The partnership, comprised of leaders from the Omaha Education Association (OEA), Omaha Public Schools (OPS), and The Empowerment Network will use the funding to support joint work that will improve the quality of instruction to increase achievement rates for low income and minority students, while raising performance for all students.
Over the next six months, the team will develop a proposal that describes their approach to make this effort enduring. Based on a review of their proposal, the Omaha partnership may receive a five-year, $1.25 million grant from the NEA Foundation to implement the strategy. The implementation grants will be announced in the fall. The Omaha proposal will be considered along with a proposal from a Lee County, Fla. public education partnership that also received a planning grant.
"We look forward to this opportunity to work with the district to develop a plan that will foster a greater sense of trust and collaboration in our schools,” said Chris Proulx, OEA President. “Research shows that a dominant factor in high student achievement is having highly effective teachers. Building a stronger culture of collaboration in all schools in OPS will enhance the efficacy of teachers as they work with every student in the district. The OEA is grateful to the NEA Foundation for providing the district and our association with this opportunity to work together to benefit students and to model effective collaboration.”
“The NEA Foundation grant offers a unique opportunity for teachers and administrative staff to build on the foundation of the ongoing instructional programs and initiatives which have been established to close the opportunity gap among groups of students in the Omaha Public Schools,” said Dr. John Mackiel, Superintendent, Omaha Public Schools. “In light of the significant gains that have been made, even more growth is possible given the funding and resources for more intensive staff development activities and classroom instruction specifically focused on success for the needs of the district’s socially and economically highly diverse student population. We look forward to the opportunities afforded by the NEA Foundation planning grant to move forward as a collaborative partner with the Omaha Education Association to fulfill the mission of the school district to ensure all students achieve their highest potential.”
The partnership’s proposal will focus on ways they will work together to strengthen three areas of intervention in public education:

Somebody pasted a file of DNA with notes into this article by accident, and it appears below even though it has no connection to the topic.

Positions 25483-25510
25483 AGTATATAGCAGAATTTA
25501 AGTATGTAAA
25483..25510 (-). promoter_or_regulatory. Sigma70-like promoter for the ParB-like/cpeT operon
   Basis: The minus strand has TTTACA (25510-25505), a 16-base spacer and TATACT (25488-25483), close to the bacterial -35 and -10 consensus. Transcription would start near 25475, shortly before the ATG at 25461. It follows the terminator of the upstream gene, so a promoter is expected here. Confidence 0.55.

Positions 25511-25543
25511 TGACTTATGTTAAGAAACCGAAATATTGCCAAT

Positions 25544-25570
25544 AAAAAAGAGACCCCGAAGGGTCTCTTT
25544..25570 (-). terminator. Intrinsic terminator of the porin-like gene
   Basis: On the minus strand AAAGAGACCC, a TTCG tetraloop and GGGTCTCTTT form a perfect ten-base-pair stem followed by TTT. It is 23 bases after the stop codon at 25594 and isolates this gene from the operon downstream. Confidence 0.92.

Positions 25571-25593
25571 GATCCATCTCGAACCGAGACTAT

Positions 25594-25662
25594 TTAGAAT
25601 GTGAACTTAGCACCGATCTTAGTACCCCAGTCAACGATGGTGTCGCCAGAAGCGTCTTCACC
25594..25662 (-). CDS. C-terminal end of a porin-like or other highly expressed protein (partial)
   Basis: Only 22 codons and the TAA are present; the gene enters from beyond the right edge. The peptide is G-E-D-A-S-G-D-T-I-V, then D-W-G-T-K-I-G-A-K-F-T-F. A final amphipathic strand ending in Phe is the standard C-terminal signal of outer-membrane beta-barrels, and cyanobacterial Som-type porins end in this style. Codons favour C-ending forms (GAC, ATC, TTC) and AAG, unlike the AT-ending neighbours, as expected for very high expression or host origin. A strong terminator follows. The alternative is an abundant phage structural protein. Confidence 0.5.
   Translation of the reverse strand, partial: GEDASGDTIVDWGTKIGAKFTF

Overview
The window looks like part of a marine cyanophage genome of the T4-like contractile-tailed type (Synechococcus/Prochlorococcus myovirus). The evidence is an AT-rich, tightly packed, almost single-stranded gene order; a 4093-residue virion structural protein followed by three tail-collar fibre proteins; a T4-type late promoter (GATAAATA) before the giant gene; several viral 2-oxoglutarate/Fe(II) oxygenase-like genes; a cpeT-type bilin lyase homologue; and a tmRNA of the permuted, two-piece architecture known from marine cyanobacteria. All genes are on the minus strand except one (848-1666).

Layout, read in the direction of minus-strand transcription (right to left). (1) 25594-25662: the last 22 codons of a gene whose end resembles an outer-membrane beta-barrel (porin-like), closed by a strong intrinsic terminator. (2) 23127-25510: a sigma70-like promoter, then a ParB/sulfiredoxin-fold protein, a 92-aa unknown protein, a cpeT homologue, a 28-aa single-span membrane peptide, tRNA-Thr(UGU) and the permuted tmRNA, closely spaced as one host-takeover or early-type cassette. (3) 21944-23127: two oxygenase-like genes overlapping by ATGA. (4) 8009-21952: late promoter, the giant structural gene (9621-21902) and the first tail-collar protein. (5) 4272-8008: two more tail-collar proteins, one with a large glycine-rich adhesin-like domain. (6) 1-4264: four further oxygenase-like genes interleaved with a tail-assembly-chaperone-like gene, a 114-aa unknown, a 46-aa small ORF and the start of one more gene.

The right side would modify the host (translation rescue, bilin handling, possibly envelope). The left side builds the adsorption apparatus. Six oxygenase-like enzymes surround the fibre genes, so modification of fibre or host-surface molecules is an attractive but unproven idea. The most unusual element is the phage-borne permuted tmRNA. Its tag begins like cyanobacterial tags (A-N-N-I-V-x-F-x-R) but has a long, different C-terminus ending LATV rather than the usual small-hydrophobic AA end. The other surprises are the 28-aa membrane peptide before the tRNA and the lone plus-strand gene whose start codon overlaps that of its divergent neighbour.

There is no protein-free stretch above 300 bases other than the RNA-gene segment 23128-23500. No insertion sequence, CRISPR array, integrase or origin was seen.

· Increased teaching effectiveness designed to close the achievement gap by ensuring that teachers have the skills they need to reach the neediest students;
· Community and parent engagement designed to generate support for improvement efforts and to bring necessary resources for achieving the vision and outcomes; and
· System alignment and coherence designed to increase capacity at the district level to ensure school-level success
“Through this Initiative, we increase the ability of school districts, local unions, and communities to work together to boost achievement for all students,” said Harriet Sanford, president and CEO of the NEA Foundation. “Omaha’s proposal will assess their readiness, build capacity, and develop a shared vision and set of aligned, systemic strategies that close the achievement gaps. And it may qualify for our larger, multi-year implementation grant.”
To date, the NEA Foundation has invested more than $8 million in its signature, district-based Closing the Achievement Gaps Initiative. The Foundation piloted the Initiative by investing $6 million in three districts with a high number of under-achieving low income and minority students in Hamilton County (Chattanooga), Tenn; Milwaukee, Wis; and Seattle, Wash. With early results from local evaluative efforts showing significant and positive changes in teaching and learning, the Foundation expanded the initiative by awarding grants to three new sites in 2010: Columbus, Ohio; Springfield, Mass.; and Durham, N.C
The planning grants are by invitation only and are based on a process and set of criteria that include: student population and demographics; local associations affiliated with the National Education Association; regional diversity; and stable association and district leadership.